As he wrote Psalm 25, David was waiting and hoping for someone to save him. He wrote, ‘Do not let me be disgraced, or let my enemies rejoice in my defeat’ (v2 NLT) and ‘Lead me by your truth and teach me, for you are the God who saves me’ (v5 NLT). Like other Old Testament people, when David wrote these words he didn’t think that being saved meant going to heaven when he died. Instead, he was waiting and hoping for God to save him from his enemies. These were real people who wanted to take his life. For Old Testament people, salvation was more about here and now than it was about what happens when we die.

If we think about ‘being saved’ in this way, then we all have very real enemies we need God to save us from. I’m not thinking about human, flesh and blood enemies who make life difficult for us. Jesus teaches us to love our enemies and pray for those who persecute us (Matthew 5:44). Instead, I’m thinking about enemies who want to take life from us such as fear, guilt, physical and mental illnesses, anxiety, depression, shame, and even death itself. If we read Psalm 25 with these ‘enemies’ in mind, then David’s words can take on new meaning for us and can actually give us hope, no matter what our ‘enemies’ might be.

As we celebrate the First Sunday in Advent, this is what we can wait and hope for in the coming of Jesus. One reason for Jesus’ birth is to give us hope in the face of the ‘enemies’ we struggle with as we wait for him to come and save us. Jesus’ saving work began when he entered into our human experience as an infant. This saving miracle is what we celebrate at Christmas. Throughout his ministry on earth, Jesus constantly saved the people he had contact with by freeing them from their ‘enemies’ and giving them new life as whole, clean, forgiven people. Jesus then defeated our ‘enemies’ by suffering on the cross and dying in our place. This is where he won his saving victory for us which was made evident when he was raised from death to eternal life at Easter. Jesus’ whole life, from his birth, through his death and resurrection, and still now as he joins his life with ours through his gift of the Holy Spirit, is to save us from our ‘enemies’ which want to take life from us. The time will come when Jesus will return again to complete his saving work by getting rid of all the evil in the world, making everything that is wrong in creation right again.

This is what we wait and hope for as we prepare to celebrate Jesus’ birth in the season of Advent. Jesus came to us as a baby to save us from our enemies. He is coming at the end of time to complete his saving work once and for all. As we wait for that, Jesus is still coming to us as the one who saves us from the ‘enemies’ that want to take life from us. I understand that there are times in life when it doesn’t seem like Jesus is saving us, and it can appear like our enemies have the upper hand. That is because the paradox of hope is that it is waiting for something we don’t have yet. The Apostle Paul put it this way:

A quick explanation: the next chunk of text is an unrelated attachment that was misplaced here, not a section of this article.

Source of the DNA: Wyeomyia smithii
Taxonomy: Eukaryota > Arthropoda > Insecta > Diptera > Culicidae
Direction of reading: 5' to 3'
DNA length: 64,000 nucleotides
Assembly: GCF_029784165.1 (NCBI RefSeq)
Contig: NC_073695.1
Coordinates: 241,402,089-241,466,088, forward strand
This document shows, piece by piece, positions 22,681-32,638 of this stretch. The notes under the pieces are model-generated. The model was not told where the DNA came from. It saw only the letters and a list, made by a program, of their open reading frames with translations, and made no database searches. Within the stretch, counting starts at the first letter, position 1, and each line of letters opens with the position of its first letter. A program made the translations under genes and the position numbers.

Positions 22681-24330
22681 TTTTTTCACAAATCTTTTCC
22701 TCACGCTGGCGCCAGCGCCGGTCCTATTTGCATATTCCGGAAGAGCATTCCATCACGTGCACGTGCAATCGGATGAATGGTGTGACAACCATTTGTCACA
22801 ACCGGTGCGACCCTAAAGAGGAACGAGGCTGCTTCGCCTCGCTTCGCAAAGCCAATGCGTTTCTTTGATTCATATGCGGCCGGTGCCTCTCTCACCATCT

We, too, wait with eager hope for the day when God will give us our full rights as his adopted children, including the new bodies he has promised us. We were given this hope when we were saved. (If we already have something, we don’t need to hope for it. But if we look forward to something we don’t yet have, we must wait patiently and confidently.) (Romans 8:23b-25 NLT)

Like the people of the Old Testament, Paul connects waiting and hoping like two sides of the same coin. He also says that we have been saved, but that we also hope for something that we don’t have yet. As God’s people whom he has saved in Jesus, we wait and hope with patience and confidence for God to complete his saving work in Jesus, even though we don’t fully have it yet. Even though it might not feel like Jesus has saved us from our enemies, we can still wait in hope for his saving work to be made complete in us.

As we wait for Jesus’ coming during this Advent season, we can wait in hope, peace, joy and love. These are God’s gifts to us all in the birth and life, death and resurrection of Jesus. Whatever our ‘enemies’ might be, God gives us the hope of a better tomorrow as Jesus comes to save us from them.

I honestly pray that you might find a greater sense of hope this Christmas as you put your trust in Jesus who comes to save you from the enemies you face in your life. Or, if you already have this hope, that you might be able to give the gift of hope to someone else who needs it.